2

I was trying to animate some stuff in WPF and run some other operations when animation finishes.

Also, wanted to avoid animation finish callback mechanism, so, I came up with a solution illustrated in the code below:

// Start one second of animation
...

// Pause for one second
Wait(this.Dispatcher, 1000);

// Continue and do some other stuff
...

Now, the interesting part is Wait method which magically makes blocking pause in my code but the animation and UI stays normal, responsive:

    public static void Wait(Dispatcher Dispatcher, int Milliseconds)
    {
        var Frame = new DispatcherFrame();
        ThreadPool.QueueUserWorkItem(State =>
        {
            Thread.Sleep(Milliseconds);
            Frame.Continue = false;
        });
        Dispatcher.PushFrame(Frame);
    }

I have read a documentation and a few articles about DispatcherFrame but I am still unable to figure out what is really happening under the hood, and I need some clarification about how this construction with PushFrame really works.

6
  • Did you also read the Remarks section in Dispatcher.PushFrame? It explains it all, I guess.
    – Clemens
    Oct 7, 2015 at 21:55
  • Yes, I have read that but it is still unclear. Does Dispatcher loop both initial Frame (created on startup) and my Frame one after another, or only my Frame?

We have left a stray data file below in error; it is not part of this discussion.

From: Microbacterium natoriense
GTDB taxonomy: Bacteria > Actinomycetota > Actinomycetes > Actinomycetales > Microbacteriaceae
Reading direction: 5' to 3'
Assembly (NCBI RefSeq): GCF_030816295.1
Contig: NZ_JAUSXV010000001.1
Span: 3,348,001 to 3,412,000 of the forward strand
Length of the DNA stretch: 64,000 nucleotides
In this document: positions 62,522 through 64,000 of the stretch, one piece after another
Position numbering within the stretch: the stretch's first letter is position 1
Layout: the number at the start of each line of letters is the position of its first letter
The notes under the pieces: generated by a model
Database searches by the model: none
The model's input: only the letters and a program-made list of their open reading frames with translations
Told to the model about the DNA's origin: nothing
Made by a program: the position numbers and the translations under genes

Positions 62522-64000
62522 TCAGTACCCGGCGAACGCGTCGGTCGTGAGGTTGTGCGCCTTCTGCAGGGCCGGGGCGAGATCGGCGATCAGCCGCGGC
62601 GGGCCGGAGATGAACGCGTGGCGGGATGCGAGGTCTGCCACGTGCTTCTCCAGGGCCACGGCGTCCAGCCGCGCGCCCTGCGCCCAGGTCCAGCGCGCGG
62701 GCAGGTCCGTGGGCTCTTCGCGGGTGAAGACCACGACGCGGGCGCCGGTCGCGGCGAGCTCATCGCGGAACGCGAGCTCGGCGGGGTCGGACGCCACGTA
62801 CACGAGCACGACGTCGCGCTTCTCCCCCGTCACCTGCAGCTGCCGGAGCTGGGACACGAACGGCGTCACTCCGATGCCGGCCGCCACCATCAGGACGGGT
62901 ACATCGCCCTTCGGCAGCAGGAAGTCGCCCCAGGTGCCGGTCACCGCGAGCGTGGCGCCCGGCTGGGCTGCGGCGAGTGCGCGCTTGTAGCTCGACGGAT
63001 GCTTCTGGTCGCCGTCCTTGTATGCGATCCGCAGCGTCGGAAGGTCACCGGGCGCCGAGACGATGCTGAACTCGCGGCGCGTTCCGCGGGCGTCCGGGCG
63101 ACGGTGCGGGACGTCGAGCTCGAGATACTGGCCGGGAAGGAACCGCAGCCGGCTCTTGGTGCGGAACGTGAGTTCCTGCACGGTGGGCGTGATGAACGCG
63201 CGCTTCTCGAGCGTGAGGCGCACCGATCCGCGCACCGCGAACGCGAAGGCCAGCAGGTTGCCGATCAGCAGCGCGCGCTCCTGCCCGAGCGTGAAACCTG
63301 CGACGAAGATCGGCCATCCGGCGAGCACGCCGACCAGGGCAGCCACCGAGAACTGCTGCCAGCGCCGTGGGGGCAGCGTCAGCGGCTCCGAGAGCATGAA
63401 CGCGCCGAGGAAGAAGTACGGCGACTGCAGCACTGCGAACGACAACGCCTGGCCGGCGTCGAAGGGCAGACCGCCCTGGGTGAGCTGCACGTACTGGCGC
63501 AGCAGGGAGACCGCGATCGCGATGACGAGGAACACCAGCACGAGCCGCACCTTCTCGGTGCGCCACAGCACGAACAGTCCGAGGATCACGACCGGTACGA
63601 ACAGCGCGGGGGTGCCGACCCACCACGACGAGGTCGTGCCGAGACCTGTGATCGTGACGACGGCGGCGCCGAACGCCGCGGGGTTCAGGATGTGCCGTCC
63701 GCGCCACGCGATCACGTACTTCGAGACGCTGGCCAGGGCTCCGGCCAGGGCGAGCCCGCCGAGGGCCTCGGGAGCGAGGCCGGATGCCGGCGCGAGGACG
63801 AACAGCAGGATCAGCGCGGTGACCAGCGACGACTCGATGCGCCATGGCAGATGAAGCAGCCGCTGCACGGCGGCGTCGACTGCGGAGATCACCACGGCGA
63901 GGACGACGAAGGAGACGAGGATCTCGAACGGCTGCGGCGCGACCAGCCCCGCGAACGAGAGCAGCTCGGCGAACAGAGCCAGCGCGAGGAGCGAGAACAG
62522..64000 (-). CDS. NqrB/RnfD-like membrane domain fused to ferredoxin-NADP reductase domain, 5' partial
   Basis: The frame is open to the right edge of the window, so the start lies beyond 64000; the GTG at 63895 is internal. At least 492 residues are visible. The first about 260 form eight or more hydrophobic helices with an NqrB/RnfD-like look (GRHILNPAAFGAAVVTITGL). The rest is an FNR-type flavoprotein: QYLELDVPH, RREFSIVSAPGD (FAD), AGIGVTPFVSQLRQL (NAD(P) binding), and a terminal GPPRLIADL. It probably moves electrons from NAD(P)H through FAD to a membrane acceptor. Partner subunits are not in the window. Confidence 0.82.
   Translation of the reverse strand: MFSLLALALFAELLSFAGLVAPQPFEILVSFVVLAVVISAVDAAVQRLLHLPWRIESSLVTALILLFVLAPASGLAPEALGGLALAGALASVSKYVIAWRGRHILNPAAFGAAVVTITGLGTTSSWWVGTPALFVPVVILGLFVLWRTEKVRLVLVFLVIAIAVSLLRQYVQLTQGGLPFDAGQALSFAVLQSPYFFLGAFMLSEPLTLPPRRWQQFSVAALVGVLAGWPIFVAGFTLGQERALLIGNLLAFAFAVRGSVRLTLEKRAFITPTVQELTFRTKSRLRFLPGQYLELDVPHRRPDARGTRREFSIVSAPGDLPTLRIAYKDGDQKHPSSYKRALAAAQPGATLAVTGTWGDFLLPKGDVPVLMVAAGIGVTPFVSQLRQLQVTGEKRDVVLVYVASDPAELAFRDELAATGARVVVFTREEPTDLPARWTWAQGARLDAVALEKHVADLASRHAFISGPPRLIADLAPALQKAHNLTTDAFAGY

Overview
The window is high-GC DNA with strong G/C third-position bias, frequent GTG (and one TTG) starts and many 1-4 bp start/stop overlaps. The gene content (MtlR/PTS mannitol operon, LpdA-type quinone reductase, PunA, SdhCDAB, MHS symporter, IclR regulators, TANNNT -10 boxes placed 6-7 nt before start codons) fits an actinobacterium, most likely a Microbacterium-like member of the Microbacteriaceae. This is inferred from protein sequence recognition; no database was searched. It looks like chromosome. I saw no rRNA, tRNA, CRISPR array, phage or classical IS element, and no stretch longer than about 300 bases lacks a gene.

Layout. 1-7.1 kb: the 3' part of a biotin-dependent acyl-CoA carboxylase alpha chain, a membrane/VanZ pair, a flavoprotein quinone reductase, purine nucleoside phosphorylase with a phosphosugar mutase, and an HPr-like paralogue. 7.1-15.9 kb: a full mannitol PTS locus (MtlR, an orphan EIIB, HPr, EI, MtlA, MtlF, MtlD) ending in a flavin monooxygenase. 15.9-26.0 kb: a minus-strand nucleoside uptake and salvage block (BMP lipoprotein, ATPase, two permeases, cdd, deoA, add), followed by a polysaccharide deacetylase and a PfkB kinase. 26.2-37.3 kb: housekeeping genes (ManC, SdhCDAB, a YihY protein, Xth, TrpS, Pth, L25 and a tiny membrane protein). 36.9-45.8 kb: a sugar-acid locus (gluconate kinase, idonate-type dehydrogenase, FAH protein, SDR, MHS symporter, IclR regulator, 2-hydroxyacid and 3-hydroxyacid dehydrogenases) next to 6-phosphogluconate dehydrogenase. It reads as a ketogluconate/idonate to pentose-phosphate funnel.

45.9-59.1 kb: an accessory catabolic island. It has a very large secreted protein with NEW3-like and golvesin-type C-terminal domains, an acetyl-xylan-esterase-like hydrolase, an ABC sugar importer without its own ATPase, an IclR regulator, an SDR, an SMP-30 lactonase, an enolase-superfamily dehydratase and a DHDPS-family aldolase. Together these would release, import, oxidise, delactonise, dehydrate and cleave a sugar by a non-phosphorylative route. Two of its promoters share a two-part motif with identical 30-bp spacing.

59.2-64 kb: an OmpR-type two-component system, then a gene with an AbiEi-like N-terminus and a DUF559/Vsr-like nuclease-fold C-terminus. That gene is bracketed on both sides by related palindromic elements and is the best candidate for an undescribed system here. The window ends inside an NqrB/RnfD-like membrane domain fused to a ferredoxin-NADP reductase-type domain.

– Dusan
    Oct 7, 2015 at 22:00
  • Also, what happens when I PushFrame and later on when I set Contionue to false
    – Dusan
    Oct 7, 2015 at 22:01
  • 2
    PushFrame "enters an execute loop" (MSDN). That loop (i.e. the DispatcherFrame) executes as long as its Continue property is true. As soon as the Continue property goes to false, the loop/frame is exited and the Dispatcher returns to the loop/frame that it executed before you called PushFrame.
    – Clemens
    Oct 7, 2015 at 22:14
  • Great, that was one of my assumptions, also checked that in disassembled code and seems like that. Now, I am perfectly clear on what is going on. Please write the previous comment as an answer and I will accept it. Thanks a lot!
    – Dusan
    Oct 7, 2015 at 22:22

2 Answers 2

5

From MSDN:

PushFrame

Enters an execute loop.

That loop (i.e. the DispatcherFrame) executes as long as its Continue property is true.

As soon as the Continue property goes to false, the loop/frame is exited and the Dispatcher returns to the loop/frame that it executed before you called PushFrame.

0

If you want take a pause, why not anything like this?

private async void ButtonBase_OnClick(object sender, RoutedEventArgs e)
{
    var btn = sender as Button;
    btn.Content = "Before pause";

    var animation = new DoubleAnimation();
    animation.From = btn.ActualWidth;
    animation.To = 100;
    animation.Duration = TimeSpan.FromSeconds(2);

    btn.BeginAnimation(Button.WidthProperty, animation);

    await Task.Delay(2000);

    btn.Content = "After pause";
}

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